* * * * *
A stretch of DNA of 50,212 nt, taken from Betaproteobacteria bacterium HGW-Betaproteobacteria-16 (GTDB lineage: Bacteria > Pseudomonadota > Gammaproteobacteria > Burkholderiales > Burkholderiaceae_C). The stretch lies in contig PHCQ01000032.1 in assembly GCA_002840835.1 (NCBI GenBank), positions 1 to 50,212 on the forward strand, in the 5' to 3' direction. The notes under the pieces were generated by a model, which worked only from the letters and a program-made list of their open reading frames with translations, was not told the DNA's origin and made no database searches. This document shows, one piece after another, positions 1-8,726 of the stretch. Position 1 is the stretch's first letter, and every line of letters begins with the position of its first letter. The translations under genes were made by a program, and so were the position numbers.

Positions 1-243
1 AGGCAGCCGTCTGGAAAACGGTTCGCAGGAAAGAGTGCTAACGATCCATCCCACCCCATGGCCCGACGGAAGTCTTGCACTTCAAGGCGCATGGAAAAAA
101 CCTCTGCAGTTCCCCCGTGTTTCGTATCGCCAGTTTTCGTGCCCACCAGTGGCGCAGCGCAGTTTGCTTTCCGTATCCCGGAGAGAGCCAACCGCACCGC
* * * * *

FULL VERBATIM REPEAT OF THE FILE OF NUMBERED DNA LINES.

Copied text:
A stretch of DNA of 50,212 nt, taken from Betaproteobacteria bacterium HGW-Betaproteobacteria-16 (GTDB lineage: Bacteria > Pseudomonadota > Gammaproteobacteria > Burkholderiales > Burkholderiaceae_C). The stretch lies in contig PHCQ01000032.1 in assembly GCA_002840835.1 (NCBI GenBank), positions 1 to 50,212 on the forward strand, in the 5' to 3' direction. The notes under the pieces were generated by a model, which worked only from the letters and a program-made list of their open reading frames with translations, was not told the DNA's origin and made no database searches. This document shows, one piece after another, positions 1-8,726 of the stretch. Position 1 is the stretch's first letter, and every line of letters begins with the position of its first letter. The translations under genes were made by a program, and so were the position numbers.

Positions 1-243
1 AGGCAGCCGTCTGGAAAACGGTTCGCAGGAAAGAGTGCTAACGATCCATCCCACCCCATGGCCCGACGGAAGTCTTGCACTTCAAGGCGCATGGAAAAAA
101 CCTCTGCAGTTCCCCCGTGTTTCGTATCGCCAGTTTTCGTGCCCACCAGTGGCGCAGCGCAGTTTGCTTTCCGTATCCCGGAGAGAGCCAACCGCACCGC